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Learning to Drive in Kirkcaldy
The national average driving lessons required to pass the practical driving test is 47 hours with a driving instructor and an additional 22 hours of private practice with a family or friend are recommended.
Kirkcaldy’s Driving Test pass rate compared to other cities across the UK is lower than the national average sitting at 47.6%.
The test centres in Kirkcaldy are Kirkcaldy which has a pass rate of 47.6%, Dunfermline at 52.3%, Musselburgh at 47.2%, and Currie with 51.4%,
The nearest additional driving test centres for Kirkcaldy are in Haddington with 60.1%, Livingston with 56.9%, Grangemouth with 49.9% and Perth which has a higher pass rate of 56.4%.
Kirkcaldy Practical Driving Test Centres
- Currie (Kirkcaldy), (Wheelchair accessible) 13 – 15 Bryce Road, Currie, Edinburgh, EH14 5LT
- Dunfermline, (Kirkcaldy), Vine Conference Centre, 131 Garvock Hill, Dunfermline, KY11 4JU
- Grangemouth, (Kirkcaldy), Unit 7 Grangemouth Business Centre, 3 Roseland Hall Grangemouth FK3 8WJ
- Haddington, (Kirkcaldy), (wheelchair accessible) Herdmanflatt, Haddington, EH41 3NG
- Kirkcaldy, (Kirkcaldy), 10 Randolph Place, Kirkcaldy, Fife KY1 2YX
- Livingston, (Kirkcaldy), (wheelchair accessible) Houston Industrial Estate, Livingston EH54 5DE
- Musselburgh, (Kirkcaldy), Newhailes Industrial Estate, Newhailes Road, Olivebank, Musselburgh, Edinburgh EH21 6SJ
- Perth, (Kirkcaldy), Arran Road, North Muirton Ind Estate, Tayside, Perth PH1 3DZ
Kirkcaldy Theory Test Centres
- Edinburgh, (Kirkcaldy), Buzzer 5, Second Floor, 4 Queen Street, Edinburgh EH2 1JE
- Leven, (Kirkcaldy), First Floor, Fife Renewables Innovation Centre, Ajax Way, Leven KY8 3RS
- North Berwick, (Kirkcaldy), Ground Floor, St Andrew Blackadder Church, 6 St Andrew Street, North Berwick EH39 4NU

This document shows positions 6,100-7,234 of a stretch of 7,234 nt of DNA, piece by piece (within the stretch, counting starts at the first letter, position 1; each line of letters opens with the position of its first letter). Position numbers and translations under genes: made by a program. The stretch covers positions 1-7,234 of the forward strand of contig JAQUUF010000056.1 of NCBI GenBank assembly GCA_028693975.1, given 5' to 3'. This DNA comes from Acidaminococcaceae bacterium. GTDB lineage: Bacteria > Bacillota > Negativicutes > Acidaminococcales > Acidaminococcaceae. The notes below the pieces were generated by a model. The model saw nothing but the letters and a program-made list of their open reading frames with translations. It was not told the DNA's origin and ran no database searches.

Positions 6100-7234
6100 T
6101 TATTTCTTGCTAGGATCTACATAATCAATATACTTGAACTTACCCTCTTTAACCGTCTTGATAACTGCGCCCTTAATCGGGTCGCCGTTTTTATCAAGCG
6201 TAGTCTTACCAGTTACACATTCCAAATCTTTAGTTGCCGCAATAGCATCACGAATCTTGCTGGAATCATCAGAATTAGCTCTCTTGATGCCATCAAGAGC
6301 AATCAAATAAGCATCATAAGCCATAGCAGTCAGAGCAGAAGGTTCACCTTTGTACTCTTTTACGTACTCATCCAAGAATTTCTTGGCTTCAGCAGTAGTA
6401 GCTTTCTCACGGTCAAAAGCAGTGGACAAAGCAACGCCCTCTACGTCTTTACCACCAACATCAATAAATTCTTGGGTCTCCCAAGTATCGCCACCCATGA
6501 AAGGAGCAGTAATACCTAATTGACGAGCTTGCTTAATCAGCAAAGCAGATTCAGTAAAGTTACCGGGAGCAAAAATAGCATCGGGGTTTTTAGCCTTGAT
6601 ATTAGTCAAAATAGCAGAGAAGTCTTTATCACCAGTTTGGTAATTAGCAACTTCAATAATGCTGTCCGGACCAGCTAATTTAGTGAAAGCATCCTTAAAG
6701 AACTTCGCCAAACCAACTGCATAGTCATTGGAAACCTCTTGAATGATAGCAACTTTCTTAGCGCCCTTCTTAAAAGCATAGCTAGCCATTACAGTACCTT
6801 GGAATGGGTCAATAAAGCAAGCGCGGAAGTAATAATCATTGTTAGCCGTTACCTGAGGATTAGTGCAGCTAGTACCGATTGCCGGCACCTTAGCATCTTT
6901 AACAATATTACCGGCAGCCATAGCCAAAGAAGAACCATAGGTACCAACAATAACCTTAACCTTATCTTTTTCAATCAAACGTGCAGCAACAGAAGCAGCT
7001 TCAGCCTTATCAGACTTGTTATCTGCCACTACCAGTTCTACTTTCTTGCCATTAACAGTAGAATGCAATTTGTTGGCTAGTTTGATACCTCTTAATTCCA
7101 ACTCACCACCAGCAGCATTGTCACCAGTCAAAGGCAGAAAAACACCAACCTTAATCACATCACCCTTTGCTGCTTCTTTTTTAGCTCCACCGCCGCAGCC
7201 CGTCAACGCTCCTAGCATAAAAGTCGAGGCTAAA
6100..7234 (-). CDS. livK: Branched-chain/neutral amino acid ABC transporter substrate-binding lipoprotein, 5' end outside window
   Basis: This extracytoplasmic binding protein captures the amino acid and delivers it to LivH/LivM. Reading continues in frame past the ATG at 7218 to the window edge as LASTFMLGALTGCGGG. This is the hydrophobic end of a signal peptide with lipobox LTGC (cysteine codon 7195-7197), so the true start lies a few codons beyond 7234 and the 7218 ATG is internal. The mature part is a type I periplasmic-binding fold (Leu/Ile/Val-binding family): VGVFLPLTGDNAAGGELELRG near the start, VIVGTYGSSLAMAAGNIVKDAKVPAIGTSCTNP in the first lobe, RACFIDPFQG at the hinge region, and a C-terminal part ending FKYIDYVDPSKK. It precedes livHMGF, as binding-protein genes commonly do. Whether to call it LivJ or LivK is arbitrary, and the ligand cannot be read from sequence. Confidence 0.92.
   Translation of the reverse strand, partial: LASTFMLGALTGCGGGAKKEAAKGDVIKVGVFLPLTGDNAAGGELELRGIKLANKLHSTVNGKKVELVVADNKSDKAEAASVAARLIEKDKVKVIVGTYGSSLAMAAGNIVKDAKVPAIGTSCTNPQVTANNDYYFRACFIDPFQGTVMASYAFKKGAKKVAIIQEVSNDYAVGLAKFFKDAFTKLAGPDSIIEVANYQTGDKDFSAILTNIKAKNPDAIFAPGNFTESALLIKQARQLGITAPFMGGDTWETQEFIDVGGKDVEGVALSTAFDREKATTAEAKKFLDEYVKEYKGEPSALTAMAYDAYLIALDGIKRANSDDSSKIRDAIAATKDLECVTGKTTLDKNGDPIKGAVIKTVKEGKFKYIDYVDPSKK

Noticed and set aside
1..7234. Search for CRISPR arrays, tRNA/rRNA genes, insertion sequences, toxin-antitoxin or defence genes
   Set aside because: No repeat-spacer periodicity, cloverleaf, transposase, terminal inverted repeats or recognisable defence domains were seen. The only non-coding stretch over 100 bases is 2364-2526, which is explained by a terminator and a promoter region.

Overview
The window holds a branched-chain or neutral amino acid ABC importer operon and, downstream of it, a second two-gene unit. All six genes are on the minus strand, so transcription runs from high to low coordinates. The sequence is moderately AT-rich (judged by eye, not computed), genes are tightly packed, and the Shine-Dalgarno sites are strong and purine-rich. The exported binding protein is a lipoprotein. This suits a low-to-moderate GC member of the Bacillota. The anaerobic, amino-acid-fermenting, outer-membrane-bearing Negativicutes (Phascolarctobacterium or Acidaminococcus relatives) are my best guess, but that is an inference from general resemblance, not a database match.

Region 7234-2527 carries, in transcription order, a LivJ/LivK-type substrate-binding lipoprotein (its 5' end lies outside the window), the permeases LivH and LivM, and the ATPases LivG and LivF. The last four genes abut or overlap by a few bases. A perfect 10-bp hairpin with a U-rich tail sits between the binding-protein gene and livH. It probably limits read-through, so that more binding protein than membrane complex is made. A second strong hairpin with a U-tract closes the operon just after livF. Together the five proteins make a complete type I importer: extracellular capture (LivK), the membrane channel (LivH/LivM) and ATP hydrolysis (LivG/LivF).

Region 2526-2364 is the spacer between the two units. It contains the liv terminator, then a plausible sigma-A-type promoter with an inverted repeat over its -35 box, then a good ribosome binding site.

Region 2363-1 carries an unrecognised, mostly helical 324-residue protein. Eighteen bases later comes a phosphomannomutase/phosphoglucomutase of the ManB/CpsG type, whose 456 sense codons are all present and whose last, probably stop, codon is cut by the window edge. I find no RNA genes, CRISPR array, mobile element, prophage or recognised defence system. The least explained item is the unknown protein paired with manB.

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Kirkcaldy – did you know?
- Kirkcaldy is one of Scotland’s most ancient burghs. A burgh is the Scots term for a town or a municipality similar to the Scandinavian Borg and the English Borough.
- Kirkcaldy the birthplace of the social philosopher and economist Adam Smith. He wrote his magnum opus The Wealth of Nations which praises the benefits of dividing labour, and encouraging competition and trade in the town.
- The name Kirkcaldy means “place of the hard fort”, or “place of Caled’s fort” and is derived from the Pictish“caer” which means “fort and “called”, which is Pictish for “hard”. Caledmay describes the fort itself or could be epithet for a local “hard” ruler of the land.
- Kirkcaldy was a flourishing port during the later Middle Ages which had previously been developed by the nearby Dumfermline.
- Kirkcaldy used to be the industrial heart of Fife and a very prosperous town. It was the linoleum capital of the world and had seven factories within the town . Linoleum was Kirkcaldy’s largest export and there were also a number of linen and flour mills, and coal mines in the vicinity of the town.
- People from Kirkcaldy are sometimes called Langtonians. The name comes from Kirkcaldy’s “lang toon” layout which includes one of the longest seafronts in Europe.
- According to Valentine’s Day spending research, Kirkcaldy is Scotland’s most romantic town. Couples in Kirkcaldy spend more on each other for Valentine’s than anywhere else in Scotland.
- Kirkcaldy began producing linoleum in 1877 when the patent for the floor covering was left to lapse by the Yorkshire inventor. Michael Nairn took up the patent and began producing linoleum and gave the town a queer linseed oil smell.